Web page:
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Publication numberUS5016230 A
Publication typeGrant
Application numberUS 07/376,835
Publication dateMay 14, 1991
Filing dateJul 6, 1989
Priority dateJul 6, 1989
Fee statusPaid
Also published asCA2020528A1, CA2020528C, DE69006950D1, DE69006950T2, EP0407178A2, EP0407178A3, EP0407178B1
Publication number07376835, 376835, US 5016230 A, US 5016230A, US-A-5016230, US5016230 A, US5016230A
InventorsMonte G. Seifers, Gary K. Gillum, Sr.
Original AssigneeSeifers Monte G, Gillum Sr Gary K
Export CitationBiBTeX, EndNote, RefMan
External Links: USPTO, USPTO Assignment, Espacenet
Medication timer assembly
US 5016230 A
Abstract
A low power consumption timing device using an oscillator and chained CMOS flip-flop devices providing all time-dependent functions, with an audible and/or visual alarm which signals after a predetermined elapsed time and continues until deliberately reset especially useful for repetitively timed events such as reminders for taking medication at fixed intervals. When reset the elapsed timer begins the next timed interval. A minor circuit revision, makes possible an automatic reset of the timer mechanism after each elapsed interval without disturbing the signal latch. This alternate method can produce constant period cycles without regard to other signal reset mechanisms.
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Claims(14)
What is claimed is:
1. A medication timer assembly for attachment to a medication container comprising,
an electronic timing circuit having a reset input and output,
an end-of-time interval indicator connector to the output of said electronic timing circuit,
attaching means for attaching the medication timer assembly to a medication container,
a battery,
and a powering mechanism for selectively connecting the battery to the electronic timing circuit characterized by a reset position in which the battery delivers electric power to the electronic timing circuit and is coupled to the reset input to provide a reset signal that resets the electronic timing circuit to an initial condition, and a run position in which the battery delivers electric power to the electronic timing circuit so that said electronic timing circuit provides an output signal to the end-of-time interval indicator signifying the end of a predetermined timed interval and wherein said powering mechanism comprises relatively movable elements defining at least two rotational detent positions corresponding to said reset and run positions.
2. An assembly in accordance with claim 1 and further comprising,
a medication container attached to said medication timer assembly by said attaching means.
3. A medication timer assembly in accordance with claim 1 wherein said electronic timing circuit comprises,
an oscillator,
a source of a common reset signal,
cascaded flip-flops coupled to said oscillator for providing output pulses on a plurality of outputs including at least first and second intermediate outputs in response to a predetermined number of input pulses from said oscillator and arranged to be reset by said common reset signal,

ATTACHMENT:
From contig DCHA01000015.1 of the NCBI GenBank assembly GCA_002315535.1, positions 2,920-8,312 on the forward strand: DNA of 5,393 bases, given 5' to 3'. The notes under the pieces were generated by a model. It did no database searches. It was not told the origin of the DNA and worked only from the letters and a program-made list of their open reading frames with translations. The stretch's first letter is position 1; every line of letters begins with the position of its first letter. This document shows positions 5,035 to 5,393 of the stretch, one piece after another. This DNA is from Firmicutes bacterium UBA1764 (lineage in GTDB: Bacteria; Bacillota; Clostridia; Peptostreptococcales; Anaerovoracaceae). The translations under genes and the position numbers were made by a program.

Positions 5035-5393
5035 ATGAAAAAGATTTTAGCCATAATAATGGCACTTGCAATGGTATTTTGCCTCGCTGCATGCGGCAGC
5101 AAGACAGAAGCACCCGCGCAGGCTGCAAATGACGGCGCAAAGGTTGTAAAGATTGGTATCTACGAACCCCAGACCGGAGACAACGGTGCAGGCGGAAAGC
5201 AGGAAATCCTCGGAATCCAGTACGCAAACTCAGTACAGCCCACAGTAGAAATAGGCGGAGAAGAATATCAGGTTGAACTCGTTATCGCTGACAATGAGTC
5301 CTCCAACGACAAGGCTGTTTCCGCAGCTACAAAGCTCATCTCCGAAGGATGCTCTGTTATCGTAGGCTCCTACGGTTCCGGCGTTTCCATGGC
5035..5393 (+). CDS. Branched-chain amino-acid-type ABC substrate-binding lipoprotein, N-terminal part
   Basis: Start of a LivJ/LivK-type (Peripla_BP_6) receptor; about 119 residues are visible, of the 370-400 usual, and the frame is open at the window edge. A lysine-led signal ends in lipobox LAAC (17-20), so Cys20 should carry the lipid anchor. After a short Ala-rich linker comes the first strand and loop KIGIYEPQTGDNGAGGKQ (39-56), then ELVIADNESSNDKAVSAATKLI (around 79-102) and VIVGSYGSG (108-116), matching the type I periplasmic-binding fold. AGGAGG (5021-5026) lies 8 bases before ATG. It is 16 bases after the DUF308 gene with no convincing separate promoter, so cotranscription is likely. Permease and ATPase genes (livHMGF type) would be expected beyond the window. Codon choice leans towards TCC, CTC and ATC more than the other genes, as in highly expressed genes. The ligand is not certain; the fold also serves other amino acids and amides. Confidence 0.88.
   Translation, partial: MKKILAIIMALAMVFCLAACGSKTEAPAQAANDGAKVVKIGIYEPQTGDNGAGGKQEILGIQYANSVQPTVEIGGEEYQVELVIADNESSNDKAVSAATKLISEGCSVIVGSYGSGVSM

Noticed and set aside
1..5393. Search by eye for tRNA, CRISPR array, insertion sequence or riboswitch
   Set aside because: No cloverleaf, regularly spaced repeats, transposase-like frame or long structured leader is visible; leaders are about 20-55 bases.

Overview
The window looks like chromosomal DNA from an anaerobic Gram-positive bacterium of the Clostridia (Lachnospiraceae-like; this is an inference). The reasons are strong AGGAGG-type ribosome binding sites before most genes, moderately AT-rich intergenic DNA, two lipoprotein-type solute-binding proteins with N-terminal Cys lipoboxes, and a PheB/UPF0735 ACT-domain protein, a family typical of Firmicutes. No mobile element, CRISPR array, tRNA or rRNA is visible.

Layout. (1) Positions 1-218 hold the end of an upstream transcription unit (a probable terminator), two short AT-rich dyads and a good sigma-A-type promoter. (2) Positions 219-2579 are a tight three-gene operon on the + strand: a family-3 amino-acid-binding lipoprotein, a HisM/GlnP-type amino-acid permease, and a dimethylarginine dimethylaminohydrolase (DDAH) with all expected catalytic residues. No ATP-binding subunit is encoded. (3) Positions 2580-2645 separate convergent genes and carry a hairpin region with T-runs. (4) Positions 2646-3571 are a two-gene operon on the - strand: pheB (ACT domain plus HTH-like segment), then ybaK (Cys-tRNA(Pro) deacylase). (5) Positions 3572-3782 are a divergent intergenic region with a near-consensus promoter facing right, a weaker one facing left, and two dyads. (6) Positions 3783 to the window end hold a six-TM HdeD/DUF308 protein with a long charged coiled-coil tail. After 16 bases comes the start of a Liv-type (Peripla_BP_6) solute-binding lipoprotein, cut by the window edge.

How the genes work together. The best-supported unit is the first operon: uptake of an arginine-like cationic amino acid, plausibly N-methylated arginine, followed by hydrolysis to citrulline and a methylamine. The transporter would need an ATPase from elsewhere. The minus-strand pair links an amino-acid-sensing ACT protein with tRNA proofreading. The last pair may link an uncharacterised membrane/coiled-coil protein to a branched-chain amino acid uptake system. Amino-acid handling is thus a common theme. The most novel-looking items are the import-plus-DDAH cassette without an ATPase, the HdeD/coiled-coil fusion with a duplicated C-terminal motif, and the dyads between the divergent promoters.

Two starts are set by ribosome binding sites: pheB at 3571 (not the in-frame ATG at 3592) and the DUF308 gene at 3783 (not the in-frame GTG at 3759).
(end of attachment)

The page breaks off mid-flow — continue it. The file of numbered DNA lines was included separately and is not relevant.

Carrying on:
a timing duration latch having a latched output and arranged to be set by any one of said output pulses following a reset signal and reset by said common reset signal,
a battery readiness latch having a latched output arranged to be set by said common reset signal and reset after an intermediate output pulse from said first intermediate output,
diodes coupled to said latched outputs preventing interaction therebetween,
a triple input AND gate having a first input for receiving an audible tone signal from one of said intermediate outputs, a second input for receiving output pulses from said second intermediate output and a third input coupled to said latched outputs by said diodes,
and an end-of-time-interval indicator coupled to the output of said AND gate.
4. A medication timer assembly in accordance with claim 3 and further comprising a mechanical reset mechanism comprising,
relatively movable elements defining at least two detent positions a first of which is arranged to provide continuous supply power and said common reset signal, and a second of which is arranged to provide continuous supply power without said common reset signal to said circuitry.
5. A medication timer assembly in accordance with claim 3 wherein said electronic timing circuit consists of not more than standard CMOS integrated circuits, 2 diodes, 4 resistors, a capacitor, an indicator and a reset mechanism.
6. A medication timer assembly in accordance with claim 3 wherein said electronic timing circuit includes means for indicating a supply battery readiness upon each reset cycle.
7. A medication timer assembly in accordance with claim 4 wherein said electronic timing circuit includes means for maintaining continuous output until said reset mechanism is intentionally reset.
8. A medication timer assembly in accordance with claim 1 wherein said powering mechanism is further characterized by a stocking position in which the battery is disconnected from the electronic timing circuit and the battery current is zero.
9. An assembly in accordance with claim 8 wherein said powering mechanism comprises relatively movable elements defining three rotational detent positions corresponding to said stocking, reset, and run positions respectively.